JP Morgan Asset Management’s fixed income team is used to thinking big.
For a start, the team is made up of about 200 investment professionals at the coalface: managing portfolios, trading and researching what is, after all, a £70trn market.
Organised across broad fixed-income sectors – government bonds, corporate bonds, high-yield bonds, emerging market debt and foreign exchange – the team is headed by the grandly titled international chief investment officer of fixed income Nick Gartside.
A warm and gregarious character – going against the grain of the stereotypical bond fund manager – Gartside does not seem to be weighed down by his responsibilities.
This is particularly true at a time when fixed-income managers are under the cosh from investors concerned by perceived low returns and low yields from the asset class.
Controlling the downside
Not ones to narrow the focus in terms of the available universe, Gartside and his team run two funds, the Libor-benchmarked £1.1bn JPM Global Strategic Bond Fund (yield 1.2%), and the higher-risk £2.5bn Global Bond Opportunities Fund (yield 3.47%), which is measured against the Bloomberg Barclays Multiverse Index.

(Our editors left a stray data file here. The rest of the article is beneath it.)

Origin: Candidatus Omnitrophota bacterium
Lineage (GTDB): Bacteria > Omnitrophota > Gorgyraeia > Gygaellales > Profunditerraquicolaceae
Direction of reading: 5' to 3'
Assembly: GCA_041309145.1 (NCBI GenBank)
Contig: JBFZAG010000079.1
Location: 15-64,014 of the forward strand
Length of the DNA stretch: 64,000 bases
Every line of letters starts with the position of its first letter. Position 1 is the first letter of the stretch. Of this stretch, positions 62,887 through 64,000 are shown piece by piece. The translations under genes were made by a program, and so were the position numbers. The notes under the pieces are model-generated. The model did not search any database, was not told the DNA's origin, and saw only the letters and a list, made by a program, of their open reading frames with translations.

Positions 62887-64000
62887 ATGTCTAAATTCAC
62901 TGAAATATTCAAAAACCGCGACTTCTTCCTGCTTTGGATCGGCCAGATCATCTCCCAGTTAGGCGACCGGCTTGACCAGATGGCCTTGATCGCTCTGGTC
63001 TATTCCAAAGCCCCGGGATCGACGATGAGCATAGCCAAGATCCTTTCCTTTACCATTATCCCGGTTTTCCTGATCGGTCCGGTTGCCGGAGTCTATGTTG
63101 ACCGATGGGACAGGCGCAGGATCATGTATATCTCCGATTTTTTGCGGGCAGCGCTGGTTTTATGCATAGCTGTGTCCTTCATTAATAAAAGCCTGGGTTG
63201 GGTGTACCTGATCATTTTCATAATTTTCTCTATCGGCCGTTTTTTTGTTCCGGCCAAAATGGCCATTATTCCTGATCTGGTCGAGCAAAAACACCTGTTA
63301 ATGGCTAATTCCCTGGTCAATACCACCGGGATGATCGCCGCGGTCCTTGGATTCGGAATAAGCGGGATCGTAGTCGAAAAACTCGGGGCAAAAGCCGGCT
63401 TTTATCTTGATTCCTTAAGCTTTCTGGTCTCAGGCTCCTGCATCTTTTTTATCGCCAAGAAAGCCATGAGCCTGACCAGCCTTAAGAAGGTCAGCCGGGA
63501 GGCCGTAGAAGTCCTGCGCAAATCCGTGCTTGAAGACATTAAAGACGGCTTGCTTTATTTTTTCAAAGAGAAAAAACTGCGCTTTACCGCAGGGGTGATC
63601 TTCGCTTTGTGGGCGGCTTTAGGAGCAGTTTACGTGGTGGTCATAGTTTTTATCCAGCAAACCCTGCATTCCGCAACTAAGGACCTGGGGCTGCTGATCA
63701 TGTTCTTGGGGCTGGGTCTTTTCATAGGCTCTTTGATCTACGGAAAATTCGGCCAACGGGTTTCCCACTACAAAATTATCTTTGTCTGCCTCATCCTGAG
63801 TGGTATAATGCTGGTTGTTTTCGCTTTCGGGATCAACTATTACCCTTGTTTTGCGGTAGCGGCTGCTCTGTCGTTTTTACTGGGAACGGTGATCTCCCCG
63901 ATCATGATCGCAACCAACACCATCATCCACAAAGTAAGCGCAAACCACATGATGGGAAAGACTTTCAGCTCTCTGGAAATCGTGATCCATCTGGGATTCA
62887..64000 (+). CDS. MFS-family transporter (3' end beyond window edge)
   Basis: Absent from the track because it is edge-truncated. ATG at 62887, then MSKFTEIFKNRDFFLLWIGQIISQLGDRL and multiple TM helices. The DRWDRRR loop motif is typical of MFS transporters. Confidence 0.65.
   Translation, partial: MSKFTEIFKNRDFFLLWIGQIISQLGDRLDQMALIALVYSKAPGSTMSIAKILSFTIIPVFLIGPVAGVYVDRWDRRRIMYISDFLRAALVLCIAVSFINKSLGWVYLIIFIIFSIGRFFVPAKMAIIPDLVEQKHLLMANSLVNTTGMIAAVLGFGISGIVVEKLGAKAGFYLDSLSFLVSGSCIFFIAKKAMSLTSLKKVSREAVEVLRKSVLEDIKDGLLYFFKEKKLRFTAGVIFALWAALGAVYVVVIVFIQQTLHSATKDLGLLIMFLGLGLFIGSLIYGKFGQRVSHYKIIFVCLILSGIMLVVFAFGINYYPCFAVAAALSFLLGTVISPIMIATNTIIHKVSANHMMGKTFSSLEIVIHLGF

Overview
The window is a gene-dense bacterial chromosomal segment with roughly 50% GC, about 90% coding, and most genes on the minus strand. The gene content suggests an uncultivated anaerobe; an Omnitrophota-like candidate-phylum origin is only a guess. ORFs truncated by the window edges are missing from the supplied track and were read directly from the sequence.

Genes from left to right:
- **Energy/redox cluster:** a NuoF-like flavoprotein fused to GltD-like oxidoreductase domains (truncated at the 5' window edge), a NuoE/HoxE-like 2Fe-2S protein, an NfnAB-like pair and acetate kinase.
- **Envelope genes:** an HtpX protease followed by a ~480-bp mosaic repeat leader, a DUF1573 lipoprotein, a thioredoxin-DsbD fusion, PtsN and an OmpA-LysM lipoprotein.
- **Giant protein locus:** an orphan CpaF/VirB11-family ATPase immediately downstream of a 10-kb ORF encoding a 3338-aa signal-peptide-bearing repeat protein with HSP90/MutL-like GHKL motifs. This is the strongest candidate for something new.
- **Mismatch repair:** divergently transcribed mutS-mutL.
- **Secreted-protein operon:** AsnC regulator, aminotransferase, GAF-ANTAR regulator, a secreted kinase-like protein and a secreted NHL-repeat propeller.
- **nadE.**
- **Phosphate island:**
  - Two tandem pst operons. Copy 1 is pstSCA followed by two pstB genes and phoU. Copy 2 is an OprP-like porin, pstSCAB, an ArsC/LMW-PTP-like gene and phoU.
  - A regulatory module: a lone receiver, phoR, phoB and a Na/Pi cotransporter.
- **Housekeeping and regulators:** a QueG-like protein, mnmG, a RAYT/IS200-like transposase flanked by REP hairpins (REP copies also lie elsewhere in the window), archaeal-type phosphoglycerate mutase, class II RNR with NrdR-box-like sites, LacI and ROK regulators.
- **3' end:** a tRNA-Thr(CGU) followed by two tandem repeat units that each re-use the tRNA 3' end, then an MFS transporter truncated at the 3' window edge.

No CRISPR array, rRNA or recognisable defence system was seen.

Gartside says: “Because we are taking on more risk in the Opportunities fund, that begs the question of what the benchmark should be. Cash is not right because when you’ve got a cash-plus benchmark you’re implying you will very actively control downside risk.
“The Multiverse index includes high-yield bonds, it includes emerging market bonds; it includes pretty much everything. So, we don’t invest the fund with reference to it, but it’s a way of defining the opportunity set.”
Exposure to high yield is a big differential between the funds. Where the Strategic vehicle has about 20% allocated to the asset class, the Global Bond Opportunities portfolio has double that exposure, most of which is in the US.
“High yield, again, remains for us a top pick, because one of the implications of recent US politics, where there’s been an increase in animal spirits, is there will likely be business-friendly policies in terms of cutting taxes,” says Gartside.
“That helps to underwrite credit risk. It’s a very good environment for corporations and an environment where, all things being equal, default rates go down. That’s the big risk on a high-yield bond, as you know you don’t get your cash back.
“There we think the opposite. Default rates go down and that’s not yet factored in.”